Member: Joined Aug 2010  Total posts:1704

Post copied from topic Short Street on 16th Mar 2017 9:15 am
Armstrong Siddeley Motors
Kaga simpson
Peacehaven, East Sussex
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7 of 10  Thu 16th Mar 2017 9:07am  
Member: Joined Sep 2014  Total posts:1982

Ah, yes, the Siddeley. The first time I walked through those gates I believe was 1948, I was being guided on a tour whilst being interviewed for a job as works fireman. There were gangs of men assembling the cars (no track), rows of cars a few yards from each other, all hand built. There was no time fixture to each man for his part in the assembly. They had time to talk. But Coventry in those days, men were happy with their lot, most had recently returned from the horrors of war. All they wanted was a honest job for honest pay, a home of their own, a new city with new shops. There was an expectancy, an excitement, like kids days before Xmas throughout the city. You could feel it all around you, new fashions, new music, new sports facilities, new cars, a great time for a great city.
Armstrong Siddeley Motors
Midland Red
Cherwell
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8 of 10  Thu 16th Mar 2017 9:49am  
Moderator: Joined Jan 2010  Total posts:4827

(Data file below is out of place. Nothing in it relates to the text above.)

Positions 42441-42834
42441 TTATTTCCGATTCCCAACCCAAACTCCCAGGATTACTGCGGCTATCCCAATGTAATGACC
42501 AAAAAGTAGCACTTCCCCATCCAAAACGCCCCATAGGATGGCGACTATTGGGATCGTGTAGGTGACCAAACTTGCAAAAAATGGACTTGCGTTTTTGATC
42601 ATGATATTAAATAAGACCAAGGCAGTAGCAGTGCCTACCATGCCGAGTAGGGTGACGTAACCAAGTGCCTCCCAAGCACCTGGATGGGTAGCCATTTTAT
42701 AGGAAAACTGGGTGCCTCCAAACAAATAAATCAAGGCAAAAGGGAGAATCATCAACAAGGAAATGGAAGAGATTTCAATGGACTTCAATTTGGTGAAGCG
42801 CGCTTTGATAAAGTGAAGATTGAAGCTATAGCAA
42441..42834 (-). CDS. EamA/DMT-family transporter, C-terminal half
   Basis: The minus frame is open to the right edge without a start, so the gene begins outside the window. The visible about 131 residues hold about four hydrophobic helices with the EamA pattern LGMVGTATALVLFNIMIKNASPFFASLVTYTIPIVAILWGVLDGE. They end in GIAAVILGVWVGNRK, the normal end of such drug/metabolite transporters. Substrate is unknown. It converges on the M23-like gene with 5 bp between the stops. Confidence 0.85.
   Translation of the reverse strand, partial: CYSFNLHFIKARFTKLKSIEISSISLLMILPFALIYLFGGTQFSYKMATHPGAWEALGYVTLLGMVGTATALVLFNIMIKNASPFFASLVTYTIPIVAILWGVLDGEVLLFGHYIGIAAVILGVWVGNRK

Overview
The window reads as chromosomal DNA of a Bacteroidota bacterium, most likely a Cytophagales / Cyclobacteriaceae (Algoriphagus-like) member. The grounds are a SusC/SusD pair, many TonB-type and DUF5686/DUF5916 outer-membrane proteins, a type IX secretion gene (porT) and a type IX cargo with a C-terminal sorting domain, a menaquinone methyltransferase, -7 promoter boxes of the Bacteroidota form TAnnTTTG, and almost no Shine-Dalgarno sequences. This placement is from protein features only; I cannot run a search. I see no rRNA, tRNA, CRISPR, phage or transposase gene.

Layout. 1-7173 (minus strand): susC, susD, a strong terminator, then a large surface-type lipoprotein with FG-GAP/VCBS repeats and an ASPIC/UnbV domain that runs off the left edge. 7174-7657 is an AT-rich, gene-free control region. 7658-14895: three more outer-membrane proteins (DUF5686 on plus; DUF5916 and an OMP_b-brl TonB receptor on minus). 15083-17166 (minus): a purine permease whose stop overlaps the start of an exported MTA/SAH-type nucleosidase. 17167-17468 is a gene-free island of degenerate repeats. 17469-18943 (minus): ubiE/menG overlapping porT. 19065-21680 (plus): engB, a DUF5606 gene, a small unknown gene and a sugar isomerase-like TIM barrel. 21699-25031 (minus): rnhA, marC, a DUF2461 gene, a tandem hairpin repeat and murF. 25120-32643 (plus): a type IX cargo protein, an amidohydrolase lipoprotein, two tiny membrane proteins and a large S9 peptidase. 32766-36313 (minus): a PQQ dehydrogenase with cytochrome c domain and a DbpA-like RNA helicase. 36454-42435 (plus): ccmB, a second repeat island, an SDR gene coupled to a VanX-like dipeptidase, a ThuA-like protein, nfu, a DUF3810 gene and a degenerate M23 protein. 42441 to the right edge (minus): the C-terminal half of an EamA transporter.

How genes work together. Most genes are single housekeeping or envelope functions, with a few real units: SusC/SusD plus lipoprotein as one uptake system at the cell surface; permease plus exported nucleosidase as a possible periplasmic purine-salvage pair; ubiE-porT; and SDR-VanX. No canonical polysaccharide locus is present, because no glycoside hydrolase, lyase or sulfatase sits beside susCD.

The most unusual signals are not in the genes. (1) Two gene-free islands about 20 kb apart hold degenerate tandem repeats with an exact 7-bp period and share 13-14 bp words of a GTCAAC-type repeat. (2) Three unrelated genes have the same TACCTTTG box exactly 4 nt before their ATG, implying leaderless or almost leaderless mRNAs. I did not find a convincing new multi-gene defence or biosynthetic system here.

Photos of five cars Thumbs up
Armstrong Siddeley Motors
RogerN
Honiton Devon
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9 of 10  Sat 18th Mar 2017 9:50pm  
Member: Joined Feb 2014  Total posts:10

I came to Coventry in 1949 to train with Rootes and as you say there was a vitality about the city. All the car factories were going full blast and sending cars all over the world. Rootes exported over 75% of what they made and there were new cars parked everywhere - plenty of bomb sites - prior to being driven to the docks. Everyone was in work and there were others coming from all over the country to work. The pubs, especially on a Friday, like the Walsgrave and Wyken Pippin, were always busy. Then on Saturday there was the 'City' with George Mason, Plum Warner, Noel Simpson, Norman Lockhart and Dick Mason. The absolute tragedy was the labour unrest which let in the imports and just ended up putting everyone out of work. The convenors and stewards were too politically motivated when they should have been creating an industry to provide jobs for the grandchildren. Happy memories.
Armstrong Siddeley Motors
Mr Blue Sky
Abingdon, Oxfordshire
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10 of 10  Mon 20th Mar 2017 11:20pm  
Member: Joined Feb 2012  Total posts:21

I worked at Armstrong Siddeley Motors from 1957 to 1960 and remember seeing a Star Sapphire Limousine built for Princess Margaret, it had deep pile lambs wool rugs in the back and wood veneer drinks cabinet, also wood veneer dashboard, a car made for Royalty. It is still on the road today as a wedding hire car by a company in Cornwall.
Armstrong Siddeley Motors